From my old blog...
I've been inspired by a recent thread on the AEC-IS Roundtable forum to discuss the topic of collaboration, digital file disclaimers and risk management when employing Building Information Modeling tools. I recently met with Jim Bedrick, Director of Systems Integration for Webcor Builders in California to discuss related topics and I credit the inspiration for this thread to his Roundtable responses.
Most, if not all practicing Architects and Engineers use a Digital File Disclaimer when transmitting CAD files to clients, consultants and contractors. These disclaimers function as the buffer between the designer's intent and the builder's means and methods. To put it bluntly, disclaimers absolve the designer or engineer of any liability due to errors or omissions in their digital data. Most disclaimers also state that the accuracy of such data cannot be guaranteed. Where does this leave the state of efficiency in collaboration? See the NIST Report on Interoperability or Paul Teicholz' article on Declining labor productivity in the construction industry.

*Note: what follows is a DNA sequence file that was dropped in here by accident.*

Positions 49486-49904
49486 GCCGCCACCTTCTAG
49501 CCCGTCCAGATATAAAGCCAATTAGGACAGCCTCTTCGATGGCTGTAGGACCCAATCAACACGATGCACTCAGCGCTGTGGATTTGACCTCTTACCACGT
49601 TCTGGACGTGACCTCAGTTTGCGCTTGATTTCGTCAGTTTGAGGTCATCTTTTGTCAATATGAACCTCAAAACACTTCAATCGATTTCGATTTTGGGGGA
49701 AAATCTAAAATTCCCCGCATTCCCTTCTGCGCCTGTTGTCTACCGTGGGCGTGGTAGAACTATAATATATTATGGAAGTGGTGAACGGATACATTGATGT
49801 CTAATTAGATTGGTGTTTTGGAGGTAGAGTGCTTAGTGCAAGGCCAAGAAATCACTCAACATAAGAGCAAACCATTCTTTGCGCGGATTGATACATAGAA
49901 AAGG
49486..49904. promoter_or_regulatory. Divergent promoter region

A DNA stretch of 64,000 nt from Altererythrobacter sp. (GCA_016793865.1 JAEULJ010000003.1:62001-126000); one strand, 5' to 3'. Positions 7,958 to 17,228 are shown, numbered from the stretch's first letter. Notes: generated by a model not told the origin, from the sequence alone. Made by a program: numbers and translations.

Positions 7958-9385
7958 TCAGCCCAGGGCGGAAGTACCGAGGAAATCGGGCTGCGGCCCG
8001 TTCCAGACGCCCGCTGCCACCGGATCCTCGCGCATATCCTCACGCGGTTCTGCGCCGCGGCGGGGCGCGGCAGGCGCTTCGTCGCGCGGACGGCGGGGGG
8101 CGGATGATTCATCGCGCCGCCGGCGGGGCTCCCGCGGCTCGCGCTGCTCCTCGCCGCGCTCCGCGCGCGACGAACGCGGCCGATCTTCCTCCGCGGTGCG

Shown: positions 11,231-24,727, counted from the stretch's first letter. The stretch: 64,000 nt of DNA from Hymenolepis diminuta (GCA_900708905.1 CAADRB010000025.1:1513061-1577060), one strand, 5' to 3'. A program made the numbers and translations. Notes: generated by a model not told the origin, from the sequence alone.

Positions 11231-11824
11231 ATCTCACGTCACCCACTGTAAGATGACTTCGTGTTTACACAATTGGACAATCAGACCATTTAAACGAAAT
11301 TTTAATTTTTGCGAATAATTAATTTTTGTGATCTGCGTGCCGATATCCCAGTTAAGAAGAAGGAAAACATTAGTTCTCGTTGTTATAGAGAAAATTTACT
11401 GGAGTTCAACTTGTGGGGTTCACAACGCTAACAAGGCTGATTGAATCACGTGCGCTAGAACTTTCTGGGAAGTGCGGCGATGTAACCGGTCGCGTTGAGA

Think about what that means to a contractor when you send him/her your CAD files or BIM model and you state that none of the lines or model objects are guaranteed to be accurate. Guess where that data will go... Herein lies the problem: today's liability and insurance requirements restrict the Architect or the Engineer from dictating means and methods to the builder, thus we must take a more focused look at our methods of modeling and documentation in a collaborative environment.
While movements are underway to change the way projects are delivered, in effect distributing risk across an entire project team (result-driven), I believe the A/E sector can begin to re-examine its current collaboration process with upcoming BIM software. To begin, builders like Mr. Bedric are imploring designers to avoid 'fudging' practices such as overwriting dimension string values in CAD files or widely using terms such as "VARIES." If the A/E industry can formulate a loose set of best practices for BIM, we will make great strides towards improving productivity and the usability of our data by downstream consumers.
As far as production cost savings are concerned, Mr. Bedrick believes that reducing the time and effort required to produce shop drawings by reusing design CAD/BIM data is insignificant; however, true value can be harvested by efficient use of a RELIABLE digital model in order to provide faster, more accurate quantity take-offs. This would drastically reduce the turnaround time on estimates and would allow for either lower pre-construction fees or more frequent cost estimates which would potentially "reduce or eliminate value engineering efforts resulting in rework for the Architect."